BY EDWARD E. HOOD, JR.
MY FRIEND AND COLLEAGUE FRED GARRY, who died on February 10, 1993, taught Ted Williams—among scores of others—how to fly, after he himself mastered the art by flying Corsairs and making carrier landings as a marine pilot in World War II.
That was a typical sequence in Fred's long, colorful, and illustrious career. He would achieve a hands-on mastery of the difficult, and then use the experience gained to teach others.
He once recalled a childhood day when—while sitting in an ice cream parlor and listening to the radio news of the Lindberg flight—he looked up at the ceiling fan and envisioned it as a propeller. He said he knew then, vaguely but surely, that he wanted to be a part of aviation. He never forgot that moment or lost the insight it gave him into the importance and evanescence of childhood dreams, and why it is so important that they be nourished and encouraged to eventual fruition. His dream blossomed into a reality of aviation, jet engines, and a lifetime of engineering challenges successfully met.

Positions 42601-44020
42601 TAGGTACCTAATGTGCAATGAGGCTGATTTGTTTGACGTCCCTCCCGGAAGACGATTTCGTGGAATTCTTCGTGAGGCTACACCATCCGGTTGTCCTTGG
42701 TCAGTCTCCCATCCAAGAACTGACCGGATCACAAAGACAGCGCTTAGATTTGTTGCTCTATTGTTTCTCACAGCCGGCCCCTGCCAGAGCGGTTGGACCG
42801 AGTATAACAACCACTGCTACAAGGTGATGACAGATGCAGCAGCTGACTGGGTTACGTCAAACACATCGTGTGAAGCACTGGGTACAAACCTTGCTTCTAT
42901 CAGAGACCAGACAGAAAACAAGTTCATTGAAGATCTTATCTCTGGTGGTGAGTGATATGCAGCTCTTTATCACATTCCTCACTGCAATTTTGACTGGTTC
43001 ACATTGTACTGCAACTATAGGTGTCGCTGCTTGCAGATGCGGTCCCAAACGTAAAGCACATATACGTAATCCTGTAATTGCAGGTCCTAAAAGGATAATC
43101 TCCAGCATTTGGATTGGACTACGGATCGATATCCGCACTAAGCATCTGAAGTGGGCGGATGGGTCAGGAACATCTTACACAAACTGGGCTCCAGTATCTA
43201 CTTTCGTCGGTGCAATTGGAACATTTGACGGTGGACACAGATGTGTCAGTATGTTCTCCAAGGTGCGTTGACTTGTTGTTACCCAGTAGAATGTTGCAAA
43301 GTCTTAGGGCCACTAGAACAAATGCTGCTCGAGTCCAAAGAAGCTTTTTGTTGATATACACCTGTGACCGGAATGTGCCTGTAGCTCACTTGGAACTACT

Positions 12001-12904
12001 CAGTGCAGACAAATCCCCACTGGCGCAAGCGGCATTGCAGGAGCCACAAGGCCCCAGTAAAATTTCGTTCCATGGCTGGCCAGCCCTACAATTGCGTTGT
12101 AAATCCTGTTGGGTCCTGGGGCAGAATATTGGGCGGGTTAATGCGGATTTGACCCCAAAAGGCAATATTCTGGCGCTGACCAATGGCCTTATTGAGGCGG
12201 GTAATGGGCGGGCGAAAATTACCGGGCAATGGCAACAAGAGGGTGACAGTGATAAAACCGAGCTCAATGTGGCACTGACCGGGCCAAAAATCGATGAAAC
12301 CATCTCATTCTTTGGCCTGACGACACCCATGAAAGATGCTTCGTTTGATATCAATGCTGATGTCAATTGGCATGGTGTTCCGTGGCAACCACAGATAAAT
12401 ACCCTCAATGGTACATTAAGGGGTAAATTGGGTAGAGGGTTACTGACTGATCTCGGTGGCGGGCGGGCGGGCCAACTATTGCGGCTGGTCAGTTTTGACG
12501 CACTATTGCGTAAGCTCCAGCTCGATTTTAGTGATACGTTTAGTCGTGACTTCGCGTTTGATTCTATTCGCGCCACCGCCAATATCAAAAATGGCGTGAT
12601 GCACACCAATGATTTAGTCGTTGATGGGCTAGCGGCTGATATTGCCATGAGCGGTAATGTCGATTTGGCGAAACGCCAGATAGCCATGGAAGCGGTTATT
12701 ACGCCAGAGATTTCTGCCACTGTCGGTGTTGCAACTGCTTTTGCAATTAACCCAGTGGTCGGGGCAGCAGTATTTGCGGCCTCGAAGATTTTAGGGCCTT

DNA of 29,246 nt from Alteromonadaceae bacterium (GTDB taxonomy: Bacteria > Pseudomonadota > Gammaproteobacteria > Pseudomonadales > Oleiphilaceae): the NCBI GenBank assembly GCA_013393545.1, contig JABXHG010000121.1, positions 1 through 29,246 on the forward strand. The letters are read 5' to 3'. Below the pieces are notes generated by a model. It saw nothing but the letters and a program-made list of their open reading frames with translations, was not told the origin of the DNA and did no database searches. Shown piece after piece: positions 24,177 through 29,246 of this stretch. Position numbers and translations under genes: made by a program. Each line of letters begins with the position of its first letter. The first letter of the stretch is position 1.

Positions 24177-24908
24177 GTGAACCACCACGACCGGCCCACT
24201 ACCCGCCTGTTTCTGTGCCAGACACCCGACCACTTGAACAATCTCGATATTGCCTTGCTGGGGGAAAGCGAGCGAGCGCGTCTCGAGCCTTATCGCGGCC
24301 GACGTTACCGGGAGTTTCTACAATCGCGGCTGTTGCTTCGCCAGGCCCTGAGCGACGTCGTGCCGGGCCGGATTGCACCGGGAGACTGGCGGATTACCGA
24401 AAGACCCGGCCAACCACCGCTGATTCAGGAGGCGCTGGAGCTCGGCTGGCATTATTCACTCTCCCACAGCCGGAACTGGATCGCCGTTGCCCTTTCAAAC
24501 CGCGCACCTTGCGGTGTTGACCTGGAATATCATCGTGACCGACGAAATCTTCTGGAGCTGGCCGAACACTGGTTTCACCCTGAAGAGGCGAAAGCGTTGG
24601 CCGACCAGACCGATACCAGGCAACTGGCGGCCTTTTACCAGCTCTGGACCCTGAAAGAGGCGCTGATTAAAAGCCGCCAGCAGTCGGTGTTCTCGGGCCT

For someone with a mind of great breadth and complexity, who achieved a perfect 4.0 grade average year after year and innumerable scholastic prizes, Fred was a long-time apostle of simplicity in engineering. A few years ago he told a gathering of department chairmen from forty of the nation's top universities that their ''greatest challenge'' was to inculcate the importance of "greater simplicity of design" into their students.